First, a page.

"Dead, I grant you, Amiet; but prisoner, never! citizen--as they still say sometimes, and I hope they'll not say it much longer. It must be admitted that the whole affair was conducted on both sides with touching amenity. As soon as the conductor saw us he shouted to the postilion to stop; I even believe he added: 'I know what it is.' 'Then,' said I, 'if you know what it is, my dear friend, our explanations needn't be long.' 'The government money?' he asked. 'Exactly,' I replied. Then as there was a great commotion inside the carriage, I added: 'Wait! first come down and assure these gentlemen, and especially the ladies, that we are well-behaved folk and will not harm them--the ladies; you understand--and nobody will even look at them unless they put their heads out of the window.' One did risk it; my faith! but she was charming. I threw her a kiss, and she gave a little cry and retired into the carriage, for all the world like Galatea, and as there were no willows about, I didn't pursue her. In the meantime the guard was rummaging in his strong-box in all expedition, and to such good purpose, indeed, that with the government money, in his hurry, he passed over two hundred louis belonging to a poor wine merchant of Bordeaux."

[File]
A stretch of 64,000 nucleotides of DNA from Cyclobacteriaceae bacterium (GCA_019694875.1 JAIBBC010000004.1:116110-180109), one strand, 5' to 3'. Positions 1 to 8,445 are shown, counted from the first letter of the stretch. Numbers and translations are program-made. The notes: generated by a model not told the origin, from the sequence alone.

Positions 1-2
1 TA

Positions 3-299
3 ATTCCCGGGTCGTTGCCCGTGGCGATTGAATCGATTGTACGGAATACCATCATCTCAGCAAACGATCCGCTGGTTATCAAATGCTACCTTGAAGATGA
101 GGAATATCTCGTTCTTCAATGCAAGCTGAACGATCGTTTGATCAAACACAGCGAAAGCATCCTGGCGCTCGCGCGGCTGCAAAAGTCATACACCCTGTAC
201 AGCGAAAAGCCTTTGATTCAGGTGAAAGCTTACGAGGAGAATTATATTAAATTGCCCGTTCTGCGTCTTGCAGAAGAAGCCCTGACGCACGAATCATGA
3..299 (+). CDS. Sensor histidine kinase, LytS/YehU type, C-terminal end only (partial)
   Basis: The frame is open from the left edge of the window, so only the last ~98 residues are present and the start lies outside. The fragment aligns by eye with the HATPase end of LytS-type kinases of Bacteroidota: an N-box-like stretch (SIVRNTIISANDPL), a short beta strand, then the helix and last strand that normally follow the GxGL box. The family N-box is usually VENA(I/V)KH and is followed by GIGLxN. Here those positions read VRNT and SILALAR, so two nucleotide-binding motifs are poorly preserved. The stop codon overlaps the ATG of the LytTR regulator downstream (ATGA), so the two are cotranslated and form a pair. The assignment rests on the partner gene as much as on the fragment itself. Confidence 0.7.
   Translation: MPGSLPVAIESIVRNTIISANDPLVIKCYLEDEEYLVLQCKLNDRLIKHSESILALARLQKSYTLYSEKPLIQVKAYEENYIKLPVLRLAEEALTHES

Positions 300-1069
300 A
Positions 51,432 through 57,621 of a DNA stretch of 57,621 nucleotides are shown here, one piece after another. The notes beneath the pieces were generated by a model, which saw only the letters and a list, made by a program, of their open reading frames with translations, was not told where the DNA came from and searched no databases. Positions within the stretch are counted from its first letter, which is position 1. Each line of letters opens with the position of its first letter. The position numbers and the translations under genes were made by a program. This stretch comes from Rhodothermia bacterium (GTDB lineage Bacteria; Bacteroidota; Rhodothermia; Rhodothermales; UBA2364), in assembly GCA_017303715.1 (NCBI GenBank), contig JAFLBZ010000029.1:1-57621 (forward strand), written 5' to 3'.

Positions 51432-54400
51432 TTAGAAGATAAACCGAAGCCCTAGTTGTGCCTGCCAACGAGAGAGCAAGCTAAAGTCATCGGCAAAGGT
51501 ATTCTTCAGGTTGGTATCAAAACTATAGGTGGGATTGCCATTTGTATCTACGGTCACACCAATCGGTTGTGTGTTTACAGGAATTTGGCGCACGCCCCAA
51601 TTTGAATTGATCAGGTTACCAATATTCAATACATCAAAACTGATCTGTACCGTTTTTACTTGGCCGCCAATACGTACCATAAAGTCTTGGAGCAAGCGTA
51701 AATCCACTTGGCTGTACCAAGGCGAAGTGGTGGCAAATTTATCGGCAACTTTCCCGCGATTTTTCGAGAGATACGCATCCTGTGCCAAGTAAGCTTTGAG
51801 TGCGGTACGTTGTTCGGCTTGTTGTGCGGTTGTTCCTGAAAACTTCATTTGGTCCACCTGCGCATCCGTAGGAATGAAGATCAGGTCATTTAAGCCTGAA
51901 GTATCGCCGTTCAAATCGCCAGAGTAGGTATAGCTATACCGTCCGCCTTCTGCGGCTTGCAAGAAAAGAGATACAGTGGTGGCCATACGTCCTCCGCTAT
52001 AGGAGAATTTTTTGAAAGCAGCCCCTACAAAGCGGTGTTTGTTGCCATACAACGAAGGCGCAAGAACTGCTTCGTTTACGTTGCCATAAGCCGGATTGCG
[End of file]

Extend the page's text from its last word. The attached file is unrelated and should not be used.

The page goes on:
"Ah, the devil!" exclaimed the brother called Amiet--an assumed name, probably, like that of Morgan--"that is annoying! You know the Directory, which is most imaginative, has organized some bands of chauffeurs, who operate in our name, to make people believe that we rob private individuals. In other words, that we are mere thieves."